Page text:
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Synod endorses youth audit

Te Hīnota Whānui has approved an audit of youth representation in the Anglican Church’s governing bodies at all levels, in a move to encourage more young people into leadership of the Church.

Taonga News  |  25 Jun 2024  |

General Synod has approved an audit of young people’s participation in the decision-making bodies of the Anglican Church in Aotearoa, New Zealand and Polynesia, as part of a move to increase the number of young people involved in church leadership. 

Mover of Motion 7 on Youth representation, Etienne Wain (Diocese of Wellington) explained how in 2018 General Synod began a review of young people involved in Church Boards, Commissions and Committees, but six years on, little has changed to make youth membership of those bodies more equitable or accessible.

Te Hīnota passed Motion 7 unanimously, which now establishes a research project to run between 2024-2025, that will scan Hui Amorangi and Diocesan Boards, committees and three Tikanga commissions to identify and report how many young people they are supporting to take part in Church governance.

“This motion will send a clear signal that the Church wants our rangatahi to be leading our Church into the future.” said Etienne.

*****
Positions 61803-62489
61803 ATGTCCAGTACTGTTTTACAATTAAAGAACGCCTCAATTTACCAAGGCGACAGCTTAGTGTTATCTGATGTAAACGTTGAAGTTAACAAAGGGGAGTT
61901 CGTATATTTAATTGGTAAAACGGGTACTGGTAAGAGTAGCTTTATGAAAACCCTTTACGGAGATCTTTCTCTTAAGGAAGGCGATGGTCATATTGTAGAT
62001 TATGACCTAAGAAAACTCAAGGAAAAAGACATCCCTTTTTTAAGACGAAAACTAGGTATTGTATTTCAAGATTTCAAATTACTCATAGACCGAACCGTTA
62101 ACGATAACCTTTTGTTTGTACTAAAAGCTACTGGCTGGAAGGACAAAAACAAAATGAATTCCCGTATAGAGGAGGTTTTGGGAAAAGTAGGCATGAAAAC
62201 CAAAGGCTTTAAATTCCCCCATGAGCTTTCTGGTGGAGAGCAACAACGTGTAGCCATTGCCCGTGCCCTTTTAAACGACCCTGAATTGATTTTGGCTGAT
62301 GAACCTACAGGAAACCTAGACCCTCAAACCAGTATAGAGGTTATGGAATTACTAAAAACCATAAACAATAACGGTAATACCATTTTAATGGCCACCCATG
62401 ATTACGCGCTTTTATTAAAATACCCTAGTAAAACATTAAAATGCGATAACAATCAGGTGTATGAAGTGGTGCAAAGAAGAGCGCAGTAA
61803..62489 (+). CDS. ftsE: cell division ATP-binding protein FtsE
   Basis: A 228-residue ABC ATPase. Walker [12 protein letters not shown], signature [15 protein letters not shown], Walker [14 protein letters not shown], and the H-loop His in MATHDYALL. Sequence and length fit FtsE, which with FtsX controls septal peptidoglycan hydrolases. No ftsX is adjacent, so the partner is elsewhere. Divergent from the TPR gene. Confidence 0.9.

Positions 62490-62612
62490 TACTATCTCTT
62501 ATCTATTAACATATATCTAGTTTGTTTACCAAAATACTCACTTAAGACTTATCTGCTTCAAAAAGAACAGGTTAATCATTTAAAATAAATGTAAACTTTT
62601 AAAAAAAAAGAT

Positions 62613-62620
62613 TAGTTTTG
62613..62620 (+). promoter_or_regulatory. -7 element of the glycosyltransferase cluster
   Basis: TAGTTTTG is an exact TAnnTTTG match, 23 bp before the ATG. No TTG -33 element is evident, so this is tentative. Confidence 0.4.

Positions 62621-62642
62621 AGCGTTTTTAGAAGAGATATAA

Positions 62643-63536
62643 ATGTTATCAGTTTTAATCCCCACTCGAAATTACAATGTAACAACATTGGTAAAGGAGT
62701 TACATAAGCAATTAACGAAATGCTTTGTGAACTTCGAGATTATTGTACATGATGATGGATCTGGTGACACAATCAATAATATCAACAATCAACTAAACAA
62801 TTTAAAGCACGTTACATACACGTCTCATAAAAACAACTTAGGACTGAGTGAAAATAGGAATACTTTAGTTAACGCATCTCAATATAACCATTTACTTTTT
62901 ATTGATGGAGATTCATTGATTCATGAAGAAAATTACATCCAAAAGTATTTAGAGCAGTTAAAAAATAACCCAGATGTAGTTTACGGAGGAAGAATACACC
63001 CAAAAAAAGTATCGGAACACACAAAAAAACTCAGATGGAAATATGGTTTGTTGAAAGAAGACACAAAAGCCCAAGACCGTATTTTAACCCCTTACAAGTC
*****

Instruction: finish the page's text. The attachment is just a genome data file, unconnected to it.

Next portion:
The Youth representation motion (endorsed by Anglican youth at Tikanga Youth Synod in 2023) calls for a threefold project to:
– Collate the 2018 youth representation research data and return it to Tikanga Youth Synod 2024
– Facilitate Tikanga, Amorangi and Dioceses to collate and report their updated youth representation data
– Empower the Tikanga Toru Youth Commission to develop a youth representation strategy for ratification at TYS 2025

Tikanga Toru Youth Commissioner, Rev Chaans Tumataroa-Clarke acknowledged the challenge of finding young people who were able or willing to take part in business meetings like Te Hīnota Whānui, Amorangi or diocesan synods, but said that a wider conversation about the format of governance meetings should be part of the mahi driven by this motion.

Rev Chaans shared with Synod that while some young people thrive in the parliamentary style of Synod, that is not the norm.

“For the vast majority of our rangatahi where I come from this [Hīnota] is such an abstract thing outside of the way that they operate, and the way that they communicate and the way that they feel heard, that they wouldn't want to sit in the room like this in a business meeting to have their voice heard.” 

Chaans believes looking at the youth representation issue will uncover symptoms of a greater concern around youth participation within the Church’s structures.

“There are some shared nuances between the wānanga that we had yesterday about how wāhine don't feel as included, don’t feel as empowered, don't feel as safe in certain spaces within the church, that I think rangatahi and young people share.

“This church has everything to share with our people, with our rangatahi, so this is important work to do.”